The divers were briefed about the study. Those agreeing to participate were asked to provide a signed consent. Participant names, contact information, age, sex, race and participant numbers were recorded during the consent. The participants were provided an outcomes questionnaire at the end of the participation day. The outcomes questionnaire asked divers about the number of dives they made that day, the mishaps and unsafe conditions that occurred during their dives (using a list of potential mishaps and unsafe conditions), information on height, weight, brief medical history, average annual dives, routine use of checklists (none/memorized/written), and information about the sea current (high/normal), visibility (poor/good), and animal attack (yes/no). The study personnel entered the data into an online data entry system.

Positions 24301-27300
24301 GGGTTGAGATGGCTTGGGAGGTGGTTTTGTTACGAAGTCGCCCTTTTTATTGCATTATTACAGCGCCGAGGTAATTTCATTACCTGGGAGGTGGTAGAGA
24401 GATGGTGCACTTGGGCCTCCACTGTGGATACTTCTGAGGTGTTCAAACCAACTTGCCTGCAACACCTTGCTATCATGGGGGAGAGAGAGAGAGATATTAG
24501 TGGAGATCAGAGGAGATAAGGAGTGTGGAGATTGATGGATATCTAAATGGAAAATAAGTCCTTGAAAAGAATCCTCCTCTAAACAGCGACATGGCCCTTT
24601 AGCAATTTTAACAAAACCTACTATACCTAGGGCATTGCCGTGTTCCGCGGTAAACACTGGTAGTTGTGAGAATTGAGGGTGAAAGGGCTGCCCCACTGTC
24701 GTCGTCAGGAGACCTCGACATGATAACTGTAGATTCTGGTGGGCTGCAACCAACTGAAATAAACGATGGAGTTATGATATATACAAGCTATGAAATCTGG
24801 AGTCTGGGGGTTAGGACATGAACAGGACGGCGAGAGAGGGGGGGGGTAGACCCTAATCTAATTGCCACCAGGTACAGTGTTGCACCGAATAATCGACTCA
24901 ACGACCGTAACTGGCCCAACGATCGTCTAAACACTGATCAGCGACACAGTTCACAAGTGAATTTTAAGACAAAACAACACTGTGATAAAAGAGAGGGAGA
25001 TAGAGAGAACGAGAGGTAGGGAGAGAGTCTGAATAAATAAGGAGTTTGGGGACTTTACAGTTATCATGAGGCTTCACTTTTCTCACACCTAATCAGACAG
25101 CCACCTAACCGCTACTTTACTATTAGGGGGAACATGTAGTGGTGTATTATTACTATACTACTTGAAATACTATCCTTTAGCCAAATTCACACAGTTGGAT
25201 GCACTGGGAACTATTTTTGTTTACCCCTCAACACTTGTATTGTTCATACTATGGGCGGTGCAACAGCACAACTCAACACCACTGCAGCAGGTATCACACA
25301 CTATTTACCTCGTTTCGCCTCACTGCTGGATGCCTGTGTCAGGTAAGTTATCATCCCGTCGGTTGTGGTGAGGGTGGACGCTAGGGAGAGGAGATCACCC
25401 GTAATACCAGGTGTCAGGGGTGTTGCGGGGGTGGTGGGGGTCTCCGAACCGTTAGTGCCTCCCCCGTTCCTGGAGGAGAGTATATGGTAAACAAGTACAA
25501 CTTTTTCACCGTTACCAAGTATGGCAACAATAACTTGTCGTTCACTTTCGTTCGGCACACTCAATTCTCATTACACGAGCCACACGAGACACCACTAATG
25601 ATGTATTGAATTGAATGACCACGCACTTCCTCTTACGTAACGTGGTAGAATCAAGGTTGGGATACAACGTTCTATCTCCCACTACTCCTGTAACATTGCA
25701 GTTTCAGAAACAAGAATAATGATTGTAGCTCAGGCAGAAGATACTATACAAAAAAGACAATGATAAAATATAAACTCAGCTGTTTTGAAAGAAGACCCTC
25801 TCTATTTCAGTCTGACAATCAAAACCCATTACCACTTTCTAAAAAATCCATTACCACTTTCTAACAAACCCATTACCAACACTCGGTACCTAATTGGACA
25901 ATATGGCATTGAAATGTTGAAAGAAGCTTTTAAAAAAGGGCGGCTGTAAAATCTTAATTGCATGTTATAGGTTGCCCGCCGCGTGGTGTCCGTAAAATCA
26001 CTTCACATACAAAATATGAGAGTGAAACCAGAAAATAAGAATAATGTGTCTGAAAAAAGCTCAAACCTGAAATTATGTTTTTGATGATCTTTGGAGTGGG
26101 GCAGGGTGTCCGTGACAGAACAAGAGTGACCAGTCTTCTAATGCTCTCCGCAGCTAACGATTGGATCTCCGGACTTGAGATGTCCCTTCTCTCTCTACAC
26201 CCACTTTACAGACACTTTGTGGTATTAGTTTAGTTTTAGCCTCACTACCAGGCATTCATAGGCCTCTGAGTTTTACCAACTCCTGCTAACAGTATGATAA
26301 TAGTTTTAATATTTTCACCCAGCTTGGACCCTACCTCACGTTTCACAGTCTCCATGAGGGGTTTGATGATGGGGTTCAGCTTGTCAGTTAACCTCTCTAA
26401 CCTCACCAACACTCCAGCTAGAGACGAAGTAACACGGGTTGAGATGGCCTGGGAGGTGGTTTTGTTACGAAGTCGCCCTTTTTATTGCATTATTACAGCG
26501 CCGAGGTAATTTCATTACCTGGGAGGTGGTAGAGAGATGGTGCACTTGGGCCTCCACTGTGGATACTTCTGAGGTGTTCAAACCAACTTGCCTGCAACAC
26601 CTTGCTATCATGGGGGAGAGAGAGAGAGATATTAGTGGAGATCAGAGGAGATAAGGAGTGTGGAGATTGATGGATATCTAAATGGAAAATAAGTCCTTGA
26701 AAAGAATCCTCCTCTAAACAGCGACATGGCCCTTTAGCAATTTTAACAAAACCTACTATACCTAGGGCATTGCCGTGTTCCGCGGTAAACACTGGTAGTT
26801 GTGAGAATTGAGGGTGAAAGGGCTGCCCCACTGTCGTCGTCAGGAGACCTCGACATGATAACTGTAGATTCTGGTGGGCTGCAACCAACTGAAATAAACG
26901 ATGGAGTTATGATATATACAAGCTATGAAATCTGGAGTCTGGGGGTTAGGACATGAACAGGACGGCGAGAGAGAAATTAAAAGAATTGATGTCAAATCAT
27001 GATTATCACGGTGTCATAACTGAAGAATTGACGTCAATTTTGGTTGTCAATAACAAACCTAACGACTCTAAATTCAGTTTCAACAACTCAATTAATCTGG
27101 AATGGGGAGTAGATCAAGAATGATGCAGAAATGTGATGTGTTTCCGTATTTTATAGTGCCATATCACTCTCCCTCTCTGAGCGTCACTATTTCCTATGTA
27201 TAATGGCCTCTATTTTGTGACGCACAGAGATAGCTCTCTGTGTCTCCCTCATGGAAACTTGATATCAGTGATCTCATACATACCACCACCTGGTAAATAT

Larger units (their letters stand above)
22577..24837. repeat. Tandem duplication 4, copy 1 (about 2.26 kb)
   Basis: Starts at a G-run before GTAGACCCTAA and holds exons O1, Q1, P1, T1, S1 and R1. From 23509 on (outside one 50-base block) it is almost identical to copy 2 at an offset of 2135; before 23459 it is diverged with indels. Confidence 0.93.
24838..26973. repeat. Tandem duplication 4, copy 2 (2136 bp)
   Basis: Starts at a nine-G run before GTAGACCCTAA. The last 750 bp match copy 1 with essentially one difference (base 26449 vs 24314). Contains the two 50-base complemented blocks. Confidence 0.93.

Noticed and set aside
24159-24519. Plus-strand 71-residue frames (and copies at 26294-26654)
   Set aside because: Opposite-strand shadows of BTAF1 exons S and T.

The outcomes of interest were major mishaps, minor mishaps, all mishaps (major and minor combined), and unsafe conditions. These outcomes have been defined previously (Edmonds & Walker, 1989; Edmonds & Walker, 1990; Edmonds & Walker, 1991; Egstrom, 2004; Ranapurwala, 2014). The outcomes were coded as count data. In these analyses, the exposure was modeled in two ways. First, a three-category variable – no checklist, memorized checklist, and written checklist; and second, as a binary variable – written checklist versus memorized or no checklist.
This study was approved by the institutional review boards (IRB) at DAN # 009–12 on 03/27/2012 and the University of North Carolina (UNC) # 12–1051 on 05/29/2012, and subsequently renewed by IRB at DAN in 2013, 2014, 2015, 2016, and 2017. De-identified data can be made available by the authors upon request.